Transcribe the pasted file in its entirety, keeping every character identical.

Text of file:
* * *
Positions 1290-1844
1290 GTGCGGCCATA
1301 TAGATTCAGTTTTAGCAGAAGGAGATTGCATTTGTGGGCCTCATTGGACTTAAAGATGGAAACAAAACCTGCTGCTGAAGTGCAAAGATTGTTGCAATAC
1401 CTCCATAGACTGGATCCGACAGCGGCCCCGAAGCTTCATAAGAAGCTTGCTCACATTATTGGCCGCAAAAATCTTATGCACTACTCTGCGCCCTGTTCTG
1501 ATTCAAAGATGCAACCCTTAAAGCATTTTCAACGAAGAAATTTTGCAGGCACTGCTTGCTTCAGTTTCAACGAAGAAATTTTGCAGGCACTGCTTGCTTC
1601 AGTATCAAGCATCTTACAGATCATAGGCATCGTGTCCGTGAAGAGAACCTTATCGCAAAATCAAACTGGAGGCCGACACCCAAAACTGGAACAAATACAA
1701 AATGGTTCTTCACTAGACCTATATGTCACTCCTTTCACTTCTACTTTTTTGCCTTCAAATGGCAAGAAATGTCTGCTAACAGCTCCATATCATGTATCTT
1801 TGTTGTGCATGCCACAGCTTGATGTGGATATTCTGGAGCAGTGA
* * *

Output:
Positions 1290-1844
1290 GTGCGGCCATA
1301 TAGATTCAGTTTTAGCAGAAGGAGATTGCATTTGTGGGCCTCATTGGACTTAAAGATGGAAACAAAACCTGCTGCTGAAGTGCAAAGATTGTTGCAATAC
1401 CTCCATAGACTGGATCCGACAGCGGCCCCGAAGCTTCATAAGAAGCTTGCTCACATTATTGGCCGCAAAAATCTTATGCACTACTCTGCGCCCTGTTCTG
1501 ATTCAAAGATGCAACCCTTAAAGCATTTTCAACGAAGAAATTTTGCAGGCACTGCTTGCTTCAGTTTCAACGAAGAAATTTTGCAGGCACTGCTTGCTTC
1601 AGTATCAAGCATCTTACAGATCATAGGCATCGTGTCCGTGAAGAGAACCTTATCGCAAAATCAAACTGGAGGCCGACACCCAAAACTGGAACAAATACAA
1701 AATGGTTCTTCACTAGACCTATATGTCACTCCTTTCACTTCTACTTTTTTGCCTTCAAATGGCAAGAAATGTCTGCTAACAGCTCCATATCATGTATCTT
1801 TGTTGTGCATGCCACAGCTTGATGTGGATATTCTGGAGCAGTGA